After a rule change goes into effect, people or organizations can then challenge the agencies in court and the agencies must prove they considered every argument in every submitted comment. Because of this requirement, NETWORK and many of our partners have submitted comments on the harmful proposed rule changes the Trump administration has been rolling out in various federal agencies. We encourage our members to keep track of these sly and underhanded harmful policy proposals and submit comments to prevent or at the very least, stall, the Trump administration from enacting more damaging policies without Congressional approval.  

Proposed Poverty Line Rule Change 

One proposed rule change that NETWORK and many other advocacy organizations submitted comments to the Office of Management and Budget (OMB) about would alter the inflation measurement used to determine the U.S. poverty line. The Official Poverty Measure (OPM) in the U.S. is calculated based on three times the estimated cost of a subsistence food budget for an average family, and adjusted for inflation each year. The OMB usually uses the Urban Consumer Price Index (CPI-U) as the inflation adjustment mechanism. The OMB’s proposed rule would mandate a switch from using the CPI-U to the chained Consumer Price Index (C-CPI-U) or the Personal Consumption Expenditure Price Index (PCEPI). The inflation index the OMB uses to adjust the poverty line is extremely important because it will alter families’ eligibility for social programs.  

Both proposed alternative inflation indices—the chained CPI and the PCEPI—underestimate inflation. The CBO reports that the chained CPI grows 0.25 percentage points slower than the CPI-U. This is because the chained CPI and PCEPI account for when consumers substitute goods for one another in the marketplace based on price increases. However, low-income families do not have the level of economic flexibility where they can exchange goods for one another, thus making this measurement inaccurate. Moreover, low-income families feel inflation more severely than middle and high-income families. Low-income people spend a larger percentage of their income on housing, and home rents have risen at double the inflation rate. Using indices that underestimate the inflation rate to determine the poverty line is an utterly inaccurate measure of the costs low-income families face. These should not be used to calculate the poverty line in the U.S.  Our principles of Catholic Social Justice teach us to prioritize the needs of those at the economic margins. This proposed rule denies the fundamental realities of people struggling to make ends meet.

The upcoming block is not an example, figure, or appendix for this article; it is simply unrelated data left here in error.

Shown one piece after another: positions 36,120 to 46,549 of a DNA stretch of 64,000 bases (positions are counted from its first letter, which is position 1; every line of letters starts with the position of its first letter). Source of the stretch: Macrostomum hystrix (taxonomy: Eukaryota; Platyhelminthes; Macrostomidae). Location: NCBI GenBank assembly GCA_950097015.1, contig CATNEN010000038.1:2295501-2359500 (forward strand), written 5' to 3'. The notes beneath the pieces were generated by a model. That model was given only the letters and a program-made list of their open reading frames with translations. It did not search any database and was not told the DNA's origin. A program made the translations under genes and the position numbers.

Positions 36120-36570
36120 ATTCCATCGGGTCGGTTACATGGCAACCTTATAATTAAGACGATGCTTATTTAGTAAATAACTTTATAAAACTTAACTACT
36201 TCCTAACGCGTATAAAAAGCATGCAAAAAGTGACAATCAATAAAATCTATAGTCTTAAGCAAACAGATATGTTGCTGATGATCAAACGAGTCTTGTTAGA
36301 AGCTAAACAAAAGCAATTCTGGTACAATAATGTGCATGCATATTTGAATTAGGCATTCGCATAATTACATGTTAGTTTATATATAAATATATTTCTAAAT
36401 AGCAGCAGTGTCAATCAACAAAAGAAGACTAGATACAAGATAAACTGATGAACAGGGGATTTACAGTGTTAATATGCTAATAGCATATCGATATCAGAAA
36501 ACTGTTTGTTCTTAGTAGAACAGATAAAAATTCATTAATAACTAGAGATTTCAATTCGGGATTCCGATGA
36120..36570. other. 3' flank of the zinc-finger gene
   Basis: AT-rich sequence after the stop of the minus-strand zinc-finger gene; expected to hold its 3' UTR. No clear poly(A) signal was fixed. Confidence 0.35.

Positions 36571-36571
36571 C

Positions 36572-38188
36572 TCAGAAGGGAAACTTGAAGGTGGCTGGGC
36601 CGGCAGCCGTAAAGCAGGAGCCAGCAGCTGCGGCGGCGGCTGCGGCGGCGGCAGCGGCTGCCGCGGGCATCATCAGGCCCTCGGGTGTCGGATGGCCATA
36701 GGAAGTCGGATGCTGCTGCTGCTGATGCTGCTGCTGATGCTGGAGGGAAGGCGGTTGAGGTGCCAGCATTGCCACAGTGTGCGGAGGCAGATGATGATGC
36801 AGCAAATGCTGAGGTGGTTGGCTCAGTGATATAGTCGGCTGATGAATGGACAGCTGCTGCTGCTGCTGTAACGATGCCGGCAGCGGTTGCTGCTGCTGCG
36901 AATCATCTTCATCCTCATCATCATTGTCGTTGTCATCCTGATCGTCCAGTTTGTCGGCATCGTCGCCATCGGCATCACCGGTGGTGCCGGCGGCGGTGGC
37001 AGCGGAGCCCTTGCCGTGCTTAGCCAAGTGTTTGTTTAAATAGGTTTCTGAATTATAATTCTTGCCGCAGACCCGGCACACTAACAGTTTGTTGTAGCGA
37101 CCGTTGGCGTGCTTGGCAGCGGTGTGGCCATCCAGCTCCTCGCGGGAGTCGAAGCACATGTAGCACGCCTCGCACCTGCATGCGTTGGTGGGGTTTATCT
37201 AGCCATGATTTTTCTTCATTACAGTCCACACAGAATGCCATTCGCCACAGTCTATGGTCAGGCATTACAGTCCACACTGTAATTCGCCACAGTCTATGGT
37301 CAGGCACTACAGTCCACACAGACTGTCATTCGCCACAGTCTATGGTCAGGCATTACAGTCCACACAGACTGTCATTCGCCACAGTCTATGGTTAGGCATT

Furthermore, this move would have devastating effects of people who currently qualify for federal programs. The Center of Budget and Policy Priorities (CBPP) calculated that switching to the chained CPI would lower the poverty line by 2.0% and using the PCEPI would reduce the poverty line by 3.4%. This dramatic reduction would prevent millions of individuals and families from receiving benefits and social services, as they would no longer be eligible even though their actual economic status remains unchanged. As a result, the CBPP projects that more than 250,000 senior citizens would no longer qualify for Medicare Part D Low-Income Subsidy, 150,000 seniors would have to pay premiums exceeding $1,500 per year, 300,000 children would lose medical coverage under the Children’s Health Insurance Program (CHIP), 250,000 adults who gained coverage under the Affordable Care Act (ACA) would lose it, and 150,000 consumers would no longer receive cost-sharing assistance in ACA marketplaces.  

The U.S. poverty line is already too low—20% of people living in the U.S. do not meet one or more of nine basic need standards. This change would strip millions of life-saving supports, compounding the already severe impacts of poverty, homelessness, and hunger in our society. As people of faith, we are called to support those in need—not further entrench vulnerable families in poverty. 

NETWORK believes that it is our obligation to prevent the catastrophic effects of this proposed rule. The Trump administration is circumventing the legislative branch where citizens have more influence, amplifying the need to closely follow and comment on agency rule changes spearheaded by Trump Cabinet members. Although the period for submitting comments on this rule has closed, it is our imperative to continue tracking OMB’s decision making, to hold the executive branch accountable to the people, and to advocate for policies that mend the gaps 

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Elisa McCartin is a NETWORK volunteer and student at Georgetown University.